Here Are The Qualities They Are Looking For In A Specialist
Let’s face the facts: Life insurance simply isn’t selling in the United States like it did in previous generations. In 1965, Americans purchased 27 million policies, either individually or through their employer. By 2016, with a population more than 50 percent larger, only 27 million policies were sold. Could this be the death of life insurance? Why are fewer and fewer Americans protecting their loved ones with this priceless policy type? A recent study has helped shed insight on the barriers that prevent many Americans from ever purchasing life insurance.
This new study commissioned by AALU and its Future of The Industry Working Group surveyed 500 Americans between the ages of 25-75 that have never purchased an individual life insurance policy. One of the most alarming findings in the survey is that only about one-third of respondents said they feel fully knowledgeable about planning for the unexpected death of themselves or a loved one. This statistic alone shows that there is a clear knowledge gap that is contributing to America’s protection gap. However, the survey’s findings are also exciting for the industry as it appears there is a growing demand for life insurance with 63 percent of uninsured Americans believing they either need a policy or are unsure if they do. Additionally, nearly half of all Americans believe life insurance (in any form) is very or extremely relevant to their needs.
This growing demand proves there is a huge opportunity for agents today. And while it may not always feel like it, the survey also found that the majority of Americans (68 percent) prefer to purchase life insurance from a professional as opposed to online. Even further, when asked who their preferred professional was to buy from, the life insurance agent was the leading category (35 percent) ahead of financial advisors and planners.
This means that not only do the majority of Americans believe that they need a policy or are unsure, but they also want an agent that specializes in life insurance to help guide them through the process. Unfortunately, this proves there is a disconnect between the uninsured consumer and the life insurance broker. As an industry, how can we bridge this gap so that agents can help more consumers purchase the coverage they need?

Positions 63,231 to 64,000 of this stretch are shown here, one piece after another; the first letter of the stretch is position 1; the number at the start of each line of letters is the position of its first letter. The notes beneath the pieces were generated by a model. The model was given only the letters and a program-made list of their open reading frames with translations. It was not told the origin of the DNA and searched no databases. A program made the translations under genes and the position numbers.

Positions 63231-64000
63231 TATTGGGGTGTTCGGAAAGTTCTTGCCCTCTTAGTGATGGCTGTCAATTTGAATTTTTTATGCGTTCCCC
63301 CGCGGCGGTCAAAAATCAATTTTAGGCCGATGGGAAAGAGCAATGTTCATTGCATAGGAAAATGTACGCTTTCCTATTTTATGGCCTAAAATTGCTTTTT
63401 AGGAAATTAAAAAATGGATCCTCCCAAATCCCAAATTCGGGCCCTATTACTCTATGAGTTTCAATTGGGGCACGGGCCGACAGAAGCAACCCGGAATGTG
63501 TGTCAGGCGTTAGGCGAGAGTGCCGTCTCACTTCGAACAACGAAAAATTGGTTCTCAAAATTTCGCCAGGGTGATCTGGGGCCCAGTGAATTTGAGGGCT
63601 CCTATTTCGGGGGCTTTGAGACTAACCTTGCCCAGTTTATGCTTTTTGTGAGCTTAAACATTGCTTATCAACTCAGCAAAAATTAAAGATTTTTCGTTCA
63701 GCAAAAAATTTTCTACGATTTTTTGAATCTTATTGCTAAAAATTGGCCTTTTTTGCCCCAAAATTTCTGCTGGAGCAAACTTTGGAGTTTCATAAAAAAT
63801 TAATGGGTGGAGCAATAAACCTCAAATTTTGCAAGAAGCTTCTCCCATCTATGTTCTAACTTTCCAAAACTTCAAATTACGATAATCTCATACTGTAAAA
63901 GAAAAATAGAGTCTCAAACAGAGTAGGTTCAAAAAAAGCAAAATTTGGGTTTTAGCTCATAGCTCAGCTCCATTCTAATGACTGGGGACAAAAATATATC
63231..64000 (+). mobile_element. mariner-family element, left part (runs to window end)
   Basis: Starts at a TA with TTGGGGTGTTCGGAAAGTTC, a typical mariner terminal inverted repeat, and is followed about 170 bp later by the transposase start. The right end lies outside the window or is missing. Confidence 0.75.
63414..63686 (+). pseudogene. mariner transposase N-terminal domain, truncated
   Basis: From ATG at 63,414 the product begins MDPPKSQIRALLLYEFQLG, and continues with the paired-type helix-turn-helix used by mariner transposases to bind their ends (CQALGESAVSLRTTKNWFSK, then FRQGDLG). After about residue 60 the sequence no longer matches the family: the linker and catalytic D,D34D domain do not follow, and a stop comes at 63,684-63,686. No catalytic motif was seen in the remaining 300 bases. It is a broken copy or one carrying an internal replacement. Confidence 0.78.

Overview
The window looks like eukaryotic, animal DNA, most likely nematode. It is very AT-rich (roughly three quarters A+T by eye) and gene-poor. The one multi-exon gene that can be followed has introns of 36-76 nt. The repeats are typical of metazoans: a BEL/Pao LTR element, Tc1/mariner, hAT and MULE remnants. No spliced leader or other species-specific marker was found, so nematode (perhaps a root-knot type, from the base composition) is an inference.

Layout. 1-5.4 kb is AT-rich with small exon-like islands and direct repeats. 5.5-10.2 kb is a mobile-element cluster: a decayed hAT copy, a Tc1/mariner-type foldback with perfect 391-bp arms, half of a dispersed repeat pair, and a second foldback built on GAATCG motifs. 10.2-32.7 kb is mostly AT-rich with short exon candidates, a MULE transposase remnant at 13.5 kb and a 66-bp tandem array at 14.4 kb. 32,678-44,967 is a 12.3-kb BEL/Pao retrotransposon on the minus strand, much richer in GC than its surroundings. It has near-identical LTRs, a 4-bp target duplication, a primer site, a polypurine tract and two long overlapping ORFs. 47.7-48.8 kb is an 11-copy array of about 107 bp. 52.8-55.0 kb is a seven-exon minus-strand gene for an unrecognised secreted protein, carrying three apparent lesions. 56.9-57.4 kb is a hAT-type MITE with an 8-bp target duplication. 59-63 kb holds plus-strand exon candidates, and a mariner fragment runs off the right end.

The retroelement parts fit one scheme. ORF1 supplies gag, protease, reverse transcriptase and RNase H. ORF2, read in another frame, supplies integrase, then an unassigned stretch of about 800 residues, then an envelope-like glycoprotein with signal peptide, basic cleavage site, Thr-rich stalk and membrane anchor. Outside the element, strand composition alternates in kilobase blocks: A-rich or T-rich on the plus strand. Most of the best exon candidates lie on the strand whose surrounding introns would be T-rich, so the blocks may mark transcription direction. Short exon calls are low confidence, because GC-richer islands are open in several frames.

It’s time for financial professionals to be the broker. Throughout the past 40 years, many have worked hard to shed the perception of the “life insurance agent” and have become a “financial advisor.” But while changing their title, it seems the majority of us have suddenly forgotten how to successfully sell life insurance. More than ever, it’s time to embrace your expertise as an insurance agent and at the same time, improve your sales process so that you can be the broker that consumers are seeking. The AALU survey also identified the following as the top-rated qualities of an ideal insurance professional:
- Not pressuring clients
- Being unbiased
- Customizing recommendations to specific needs and goals
- Simplifying without being patronizing
These five characteristics lead to one conclusion: It’s time for agents to amplify empathy. The survey also found that 73 percent of consumers feel they need to arm themselves with as much research as possible before meeting with an insurance professional to avoid being “talked into” buying something they don’t need. So, while America’s uninsured admit that they would value advice from a human expert, they are still bracing for a bad pitch from an agent. By amplifying empathy, life insurance professionals can break through this barrier and help consumers take the next step in purchasing a policy.
What does it mean to amplify empathy? Consumers are looking for agents that are listeners—not salespeople. They don’t want an agent that will pressure them into a quick decision. They need someone who can teach without judgment or condescension while also customizing recommendations to their specific needs. These client-centric behaviors can help agents overcome obstacles and provide the trusted advice needed for consumers to feel comfortable, knowledgeable and confident in their decision.
Additionally, for consumers to feel the most at ease with an agent, we must start closing the knowledge gap on financial education and the role that life insurance plays in this planning. By closing the knowledge gap, we can help reduce America’s protection gap. The survey found that less than half of respondents think they have enough knowledge to manage their own finances, which leaves a large percentage of consumers who are looking for guidance and feeling insecure about their decisions.
Our industry is facing a crossroads: It’s time that we become more client-centric, or we will be left behind. This study has helped not only identify the perceptions of life insurance today, but it has also uncovered the demand for a human-centered future. It’s time to embrace it—be the broker your clients need by providing the valuable service of life insurance through an educational, consultative and customized approach.